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Early worst central venous oxygen saturation is predictive of mortality in severe head trauma but not in moderate head trauma
Critical Care volume 12, Article number: P74 (2008)
The aim of the present study was to evaluate the mortality prediction power of central venous oxygen saturation (ScVO2) in critically ill patients suffering from major trauma and head trauma.
In an ED, eight-bed, ICU of a teaching hospital from January 2004 to November 2007, all patients with major trauma (RTS < 10) and head trauma were included in the study. On the basis of the severity of head trauma the patients were divided into two groups: severe (GCS ≤ 8; n = 91) and moderate head trauma (GCS > 8 ≤ 12; n = 116). Each group was in turn divided into two other groups: patient survivors and dead patients. In each subgroup, the age, sex, ISS, SAPS II, worst ScVO2 on the first day from trauma (emogasanalysis of venous blood sampled by a catheter inserted in the superior vena cava 2 hours from trauma), and worst lactate level in circulating blood on the first day from trauma were compared. Statistics were performed with the Student t test and the χ2 test.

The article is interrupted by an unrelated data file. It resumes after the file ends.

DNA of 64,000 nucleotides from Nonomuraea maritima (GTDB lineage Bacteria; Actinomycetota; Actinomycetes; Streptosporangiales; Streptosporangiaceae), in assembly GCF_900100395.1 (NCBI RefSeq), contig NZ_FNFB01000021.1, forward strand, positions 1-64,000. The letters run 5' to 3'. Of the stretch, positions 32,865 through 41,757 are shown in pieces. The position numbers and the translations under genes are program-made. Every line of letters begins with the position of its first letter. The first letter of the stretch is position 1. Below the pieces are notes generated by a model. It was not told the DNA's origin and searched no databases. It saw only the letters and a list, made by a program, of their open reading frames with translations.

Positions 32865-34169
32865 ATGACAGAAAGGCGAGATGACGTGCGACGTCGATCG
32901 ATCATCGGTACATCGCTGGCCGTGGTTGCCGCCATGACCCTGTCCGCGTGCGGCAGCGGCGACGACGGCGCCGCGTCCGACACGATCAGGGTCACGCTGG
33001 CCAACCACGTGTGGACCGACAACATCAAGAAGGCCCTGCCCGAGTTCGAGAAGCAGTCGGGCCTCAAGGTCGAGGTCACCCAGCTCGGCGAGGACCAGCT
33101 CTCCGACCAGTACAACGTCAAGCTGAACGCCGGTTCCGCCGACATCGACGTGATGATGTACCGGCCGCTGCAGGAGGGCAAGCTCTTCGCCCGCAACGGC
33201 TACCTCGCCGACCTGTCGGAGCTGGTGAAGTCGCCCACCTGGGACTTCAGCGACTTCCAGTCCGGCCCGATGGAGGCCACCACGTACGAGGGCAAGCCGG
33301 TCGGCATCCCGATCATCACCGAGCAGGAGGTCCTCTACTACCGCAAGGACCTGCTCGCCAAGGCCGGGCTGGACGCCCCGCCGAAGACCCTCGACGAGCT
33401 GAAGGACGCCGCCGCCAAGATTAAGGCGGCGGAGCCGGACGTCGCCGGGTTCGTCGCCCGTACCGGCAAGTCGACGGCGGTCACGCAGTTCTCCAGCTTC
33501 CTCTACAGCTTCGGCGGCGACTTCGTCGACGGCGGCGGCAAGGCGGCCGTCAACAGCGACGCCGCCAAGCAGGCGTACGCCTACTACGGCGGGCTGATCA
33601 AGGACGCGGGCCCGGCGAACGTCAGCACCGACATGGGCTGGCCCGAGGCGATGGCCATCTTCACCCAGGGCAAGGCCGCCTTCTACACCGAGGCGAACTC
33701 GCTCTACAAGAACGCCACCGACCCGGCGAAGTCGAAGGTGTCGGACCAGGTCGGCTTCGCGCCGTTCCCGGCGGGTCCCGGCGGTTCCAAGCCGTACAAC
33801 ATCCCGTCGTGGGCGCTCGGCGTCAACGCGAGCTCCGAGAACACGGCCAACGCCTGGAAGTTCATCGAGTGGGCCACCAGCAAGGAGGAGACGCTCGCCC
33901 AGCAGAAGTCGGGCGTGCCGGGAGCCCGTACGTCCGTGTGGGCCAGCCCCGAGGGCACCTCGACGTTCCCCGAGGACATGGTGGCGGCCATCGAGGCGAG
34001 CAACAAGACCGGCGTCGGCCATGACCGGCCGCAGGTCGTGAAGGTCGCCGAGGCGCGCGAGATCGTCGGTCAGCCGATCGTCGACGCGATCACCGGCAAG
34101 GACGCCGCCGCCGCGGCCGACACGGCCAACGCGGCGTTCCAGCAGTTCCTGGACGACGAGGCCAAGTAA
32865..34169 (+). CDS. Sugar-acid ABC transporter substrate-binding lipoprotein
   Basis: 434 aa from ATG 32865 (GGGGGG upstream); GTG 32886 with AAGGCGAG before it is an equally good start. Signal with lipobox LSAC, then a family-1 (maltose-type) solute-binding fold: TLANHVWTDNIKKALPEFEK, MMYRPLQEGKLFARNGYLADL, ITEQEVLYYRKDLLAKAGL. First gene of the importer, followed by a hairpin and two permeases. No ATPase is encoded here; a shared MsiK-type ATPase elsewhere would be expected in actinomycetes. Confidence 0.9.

The results showing a significant difference are summarized in Table 1.
ScVO2 seems to be predictive of major outcome in severe head trauma but not in moderate head trauma. Venous mixing of the superior vena cava could play a role in this difference.
Reinhart K, et al.: Intensive Care Med. 2004, 30: 1572. 10.1007/s00134-004-2337-y
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Di Filippo, A., Matano, S., Spina, R. et al. Early worst central venous oxygen saturation is predictive of mortality in severe head trauma but not in moderate head trauma. Crit Care 12, P74 (2008). https://doi.org/10.1186/cc6295
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